One of the most difficult things to do is to forgive. But, it is essential to forgive and forget to maintain healthy relationships. Here's how to teach your child the art of forgiveness.
"The weak can never forgive. Forgiveness is the attribute of the strong," said Mahatma Gandhi. How true! In our day-to-day lives, there are quite a few instances when someone hurts us. And, it is very difficult for us to forget or forgive the individuals in question. Doesn't this inability of ours imply how emotionally weak we are? What example do we set for our children? Don't we want them to grow up emotionally strong? Then, the most important lesson we need to teach them is to learn to forgive. What if we can do this the fun way? Here are some interesting activities to impart lessons on forgiveness to our children.
1. Friendship band
What better way to encourage your child to forgive than to let him make his own friendship band and tie it around the wrist of a friend he finds difficult to forgive?
2. Stick puppets
Use magazines or newspaper to cut out pictures representing mother, father, and children and paste them to ice cream sticks. Use these as puppets and weave a story to help your child understand forgiveness.
3. 'Clean' heart
Cut out the shape of a heart from chart paper, scribble on it and give it to your child. Now, ask your child to clean the pencil marks on the heart using an eraser. Explain how important it is for him to erase any differences he has with his friends and forgive them.
4. The 'Gift' of forgiveness
Ask your child to gift-wrap an empty box and decorate it. Then, explain to him how forgiveness is like that gift - a gift that only he can give to someone. Ask him to imagine how happy his friend would feel to receive that gift.
5. Walk in another's shoes
Give your child your pair of shoes and ask him to walk in it for a while. Then, explain to him how it is difficult for him to walk as the shoes aren't his. Similarly, only if he tries to walk in his friend's shoes will he understand his friend's point of view and learn to forgive.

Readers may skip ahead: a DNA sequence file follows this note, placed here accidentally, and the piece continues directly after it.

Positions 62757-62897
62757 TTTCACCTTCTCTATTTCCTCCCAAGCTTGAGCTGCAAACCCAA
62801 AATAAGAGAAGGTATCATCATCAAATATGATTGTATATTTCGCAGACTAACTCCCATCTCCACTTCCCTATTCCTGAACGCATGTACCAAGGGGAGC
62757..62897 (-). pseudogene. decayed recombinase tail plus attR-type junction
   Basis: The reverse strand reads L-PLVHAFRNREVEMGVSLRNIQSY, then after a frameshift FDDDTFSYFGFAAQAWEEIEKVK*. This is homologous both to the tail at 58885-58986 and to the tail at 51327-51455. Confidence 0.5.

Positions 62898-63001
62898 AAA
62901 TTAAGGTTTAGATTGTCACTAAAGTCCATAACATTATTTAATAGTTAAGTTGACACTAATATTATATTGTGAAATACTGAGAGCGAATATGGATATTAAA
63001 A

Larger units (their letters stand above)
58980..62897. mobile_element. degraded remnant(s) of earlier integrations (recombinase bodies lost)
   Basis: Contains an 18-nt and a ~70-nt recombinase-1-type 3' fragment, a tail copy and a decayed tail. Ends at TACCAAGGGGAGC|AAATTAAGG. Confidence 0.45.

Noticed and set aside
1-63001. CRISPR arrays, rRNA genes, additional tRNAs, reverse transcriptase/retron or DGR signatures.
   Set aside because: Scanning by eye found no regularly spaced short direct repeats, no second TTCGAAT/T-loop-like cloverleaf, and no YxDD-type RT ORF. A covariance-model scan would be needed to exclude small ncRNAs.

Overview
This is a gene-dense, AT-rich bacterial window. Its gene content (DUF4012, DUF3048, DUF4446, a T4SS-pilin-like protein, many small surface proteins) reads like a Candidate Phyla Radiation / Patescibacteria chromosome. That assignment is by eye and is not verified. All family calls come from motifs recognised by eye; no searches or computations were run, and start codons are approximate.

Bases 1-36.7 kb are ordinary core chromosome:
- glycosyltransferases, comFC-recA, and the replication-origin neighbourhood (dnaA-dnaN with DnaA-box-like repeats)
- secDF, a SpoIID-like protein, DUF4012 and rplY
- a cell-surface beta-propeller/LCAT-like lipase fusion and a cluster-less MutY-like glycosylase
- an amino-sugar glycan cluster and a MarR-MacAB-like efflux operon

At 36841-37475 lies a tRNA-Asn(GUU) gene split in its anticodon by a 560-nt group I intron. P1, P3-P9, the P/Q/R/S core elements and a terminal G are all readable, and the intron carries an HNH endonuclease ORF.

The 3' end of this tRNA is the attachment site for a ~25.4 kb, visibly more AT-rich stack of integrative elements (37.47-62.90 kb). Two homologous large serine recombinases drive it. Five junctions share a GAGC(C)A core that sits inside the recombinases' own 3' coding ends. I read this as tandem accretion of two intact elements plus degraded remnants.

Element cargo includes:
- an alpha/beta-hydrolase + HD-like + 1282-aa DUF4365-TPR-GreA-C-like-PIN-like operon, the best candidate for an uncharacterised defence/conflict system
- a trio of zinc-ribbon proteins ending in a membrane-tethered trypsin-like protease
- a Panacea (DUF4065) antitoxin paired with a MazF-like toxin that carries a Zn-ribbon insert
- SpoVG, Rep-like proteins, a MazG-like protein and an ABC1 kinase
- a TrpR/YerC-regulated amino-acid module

6. Sport a 'smile'
Have a role-play with one sibling saying something harsh to the other. In return, the other sibling should smile back. A smile can do wonders. It can wipe away hurt and bitterness.
7. The power of prayer
Ask your child to say a silent prayer and bless the person who hurt him. The more he does this, the easier it would be for him to forget the hurt and forgive the person who caused the hurt.
Now, let us look at some first-person accounts on imparting lessons on forgiveness to children. You can draw inspiration from them.
This is a personal account of Gita Harshit, from Mumbai, who is a mother of two boys aged 16 and 18, as told to Aruna Raghuram.
How does one go about forgiving? The first step is to think about the times you may have hurt someone and reflect on the reasons - anger, jealousy or some problem in your own life. Focussing on such instances will help you feel less angry with the person who hurt you. Second, evaluate what that person means to you. Do you want him/her in your life? If yes, the only way is to practise forgiveness. It is wise to forgive, forget and move on. If we are consumed with anger, we can never be at peace with ourselves. Hanging on to all the hurt and negativity can harm us. The baggage will only get heavier with time. This is important for parents to convey to their children - that, you should forgive someone who hurts you not for their sake, but for your own.